0357 GMT March 26, 2019
The title ‘Burnt City’, or Shahr-e Soukhteh in Persian, is not the original name of the city and it has been used over the past three centuries due to numerous remains of ash across the UNESCO World Heritage site, presstv.com reported.
Findings show the construction of the prehistoric city started around 3,200 BCE on the bank of the Helmand River along the current Zahedan-Zabol road, but it was abandoned for unknown reasons over a millennium later around 1,800 BCE after experiencing four stages of urbanization.
Contrary to what the title implies, the city was not abandoned as a result of fire and the traces of ash are said to be the remains of ovens used by the residents of the city.
Some theories suggest that the city was abandoned due to climate change and drought, but the actual reasons for the demise of the civilization are still wrapped in mystery.
It has been speculated that the Bronze Age urban settlement might ultimately provide concrete evidence of a civilization east of prehistoric Persia that was independent of ancient Mesopotamia.
Discoveries from the site demonstrate that the city was a hub of trading routes which linked Mesopotamia and Iran with the Central Asian an Indian civilizations as well as China.
The city comprises various compounds of intricately-designed structures made of mud bricks, including a large palace as well as separate neighborhoods for residential purposes, industrial activities and production of local goods.
The 151-hectare ancient site has been under constant excavation since 1967.
Although only an estimated four percent of the city has still been unearthed, the findings from this Bronze Age archeological treasure contain astonishing evidence of how advanced the civilization was.
Evidence indicate that weaving was one of the main professions in the prehistoric city and the inhabitants made a variety of woven products such as carpets, baskets, and other household items.
The ground of the ancient site is littered with broken pottery, showing that pottery was produced in the city on a massive scale.
From among the findings, the archeologists have found the world’s first animation drawing on a goblet.
The drawing depicts a goat jumping and grazing when the cup is turned around. The vessel is currently held at the National Museum of Iran in the capital city of Tehran.
Other findings include the oldest known board game, a ruler with half a millimeter accuracy and many other astonishing tools, indicating that the residents of the city were masters of their time in urbanization, architecture, mathematics, science, medicine and engineering.
Archeological findings also provide evidence that the Burnt City was among rare matriarchal civilizations in human history, where women were responsible for handling the financial affairs of their family and mothers had social prominence.
Excavations of different sites, particularly of the graves of female bodies, have found seals of ownership, suggesting that women were in control of sources of production and food supply.
Insignias which supposedly belonged only to distinguished residents of the city were found in the graves of some female citizens.
According to some paleoanthropologists, the female owners of the insignias probably used the insignias to seal valuable documents or used the seal to indicate their lofty social status.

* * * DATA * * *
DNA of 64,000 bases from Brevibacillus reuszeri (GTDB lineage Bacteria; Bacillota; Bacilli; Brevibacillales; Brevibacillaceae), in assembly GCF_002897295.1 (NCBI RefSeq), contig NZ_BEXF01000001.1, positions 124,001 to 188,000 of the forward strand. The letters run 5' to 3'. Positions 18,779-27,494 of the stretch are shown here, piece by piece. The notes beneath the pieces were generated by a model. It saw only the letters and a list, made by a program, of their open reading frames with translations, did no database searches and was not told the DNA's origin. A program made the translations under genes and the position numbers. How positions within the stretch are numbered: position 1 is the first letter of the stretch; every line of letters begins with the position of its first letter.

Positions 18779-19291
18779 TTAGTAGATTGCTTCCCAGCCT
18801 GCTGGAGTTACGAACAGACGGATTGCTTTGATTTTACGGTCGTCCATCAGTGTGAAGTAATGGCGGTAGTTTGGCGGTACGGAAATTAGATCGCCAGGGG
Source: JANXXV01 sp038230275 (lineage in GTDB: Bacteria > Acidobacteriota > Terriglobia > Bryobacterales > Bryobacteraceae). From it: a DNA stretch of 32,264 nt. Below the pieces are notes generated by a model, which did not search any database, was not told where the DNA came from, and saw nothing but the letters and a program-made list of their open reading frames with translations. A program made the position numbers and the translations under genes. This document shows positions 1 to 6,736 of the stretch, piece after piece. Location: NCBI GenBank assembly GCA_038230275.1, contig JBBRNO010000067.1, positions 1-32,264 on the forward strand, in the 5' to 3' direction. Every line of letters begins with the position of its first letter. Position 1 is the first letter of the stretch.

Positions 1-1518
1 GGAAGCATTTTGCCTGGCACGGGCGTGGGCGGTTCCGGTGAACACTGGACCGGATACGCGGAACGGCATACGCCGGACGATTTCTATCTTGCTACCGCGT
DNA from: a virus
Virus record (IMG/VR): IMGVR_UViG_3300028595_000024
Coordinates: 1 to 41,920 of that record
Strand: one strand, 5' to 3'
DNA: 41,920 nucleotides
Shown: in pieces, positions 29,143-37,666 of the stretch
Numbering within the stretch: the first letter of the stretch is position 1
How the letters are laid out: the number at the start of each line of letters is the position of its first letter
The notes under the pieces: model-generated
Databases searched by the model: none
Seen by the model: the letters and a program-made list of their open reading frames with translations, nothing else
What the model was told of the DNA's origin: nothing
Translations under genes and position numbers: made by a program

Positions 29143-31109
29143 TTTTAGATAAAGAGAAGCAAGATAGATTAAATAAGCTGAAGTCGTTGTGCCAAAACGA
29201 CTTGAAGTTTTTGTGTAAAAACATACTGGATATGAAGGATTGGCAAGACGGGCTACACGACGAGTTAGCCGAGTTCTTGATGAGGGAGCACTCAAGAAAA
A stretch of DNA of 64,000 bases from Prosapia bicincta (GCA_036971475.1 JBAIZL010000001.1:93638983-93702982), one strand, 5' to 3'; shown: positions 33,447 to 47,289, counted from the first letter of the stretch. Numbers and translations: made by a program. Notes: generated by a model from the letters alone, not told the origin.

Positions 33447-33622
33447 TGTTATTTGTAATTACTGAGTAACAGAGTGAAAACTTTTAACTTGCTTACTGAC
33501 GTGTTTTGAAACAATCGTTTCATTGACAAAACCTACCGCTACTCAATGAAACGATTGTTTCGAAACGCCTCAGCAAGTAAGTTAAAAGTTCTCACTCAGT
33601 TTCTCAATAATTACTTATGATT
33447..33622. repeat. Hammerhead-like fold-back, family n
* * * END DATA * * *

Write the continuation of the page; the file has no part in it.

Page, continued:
In December 2006, archeologists made the astounding discovery of a 4,800-year-old artificial eyeball belonging to a woman aged 32-36. The woman was 1.82 meters tall much taller than ordinary women of her time.
The hemispherical-shaped eyeball has a diameter of just over 2.5 centimeters and is made of very light material, probably bitumen paste, coated with a thin layer of gold and engraved with a central circle as the iris and gold lines resembling Sun rays.
Tiny holes are drilled on both sides of the eye, through which a golden thread could hold the eyeball in place.
Since microscopic research has shown that the eye socket showed clear imprints of the golden thread, the eyeball must have been worn during her lifetime.
Archeologists have also found traces of brain surgery in the Burnt City, going back to over 4,000 years ago.
Studies on the skull of a 12-13 year-old female skeleton show the girl underwent brain surgery and survived for nearly nine months after the operation.
Coexistence of diverse cultures
A massive 25-hectar cemetery is located west of the city, containing over 25,000 ancient graves in over 10 different types.
While the large number of graves shows the huge population of the area, the variety of the types of graves indicate the likelihood of coexistence of several cultures in the ancient city.
The most common form of graves is semicircular burial chambers which contained the dead body and some of its belongings with the entrance of the tomb sealed off with mud bricks.
Since earth was never directly poured inside the burial chambers, the skeletons of the deceased and their belongings have mainly remained intact.
Some of the excavated graves have been reconstructed and put on display at the Museum of Burnt City located at a walking distance from the ancient site.
Some of the skeletons found at the excavated tombs are in fetal positions. One hypothesis suggested that the residents of city believed that the position in which we were born was the proper way for us to leave the earth.
Another characteristic of the tombs is the way husbands and wives were buried together, facing each other.
Although so many items have been discovered during the excavations, none of the remains and symbolisms has helped researchers understand how such an advanced city could have existed over 5,000 years ago, what happened to the civilization and why we lost track of all the knowledge they had.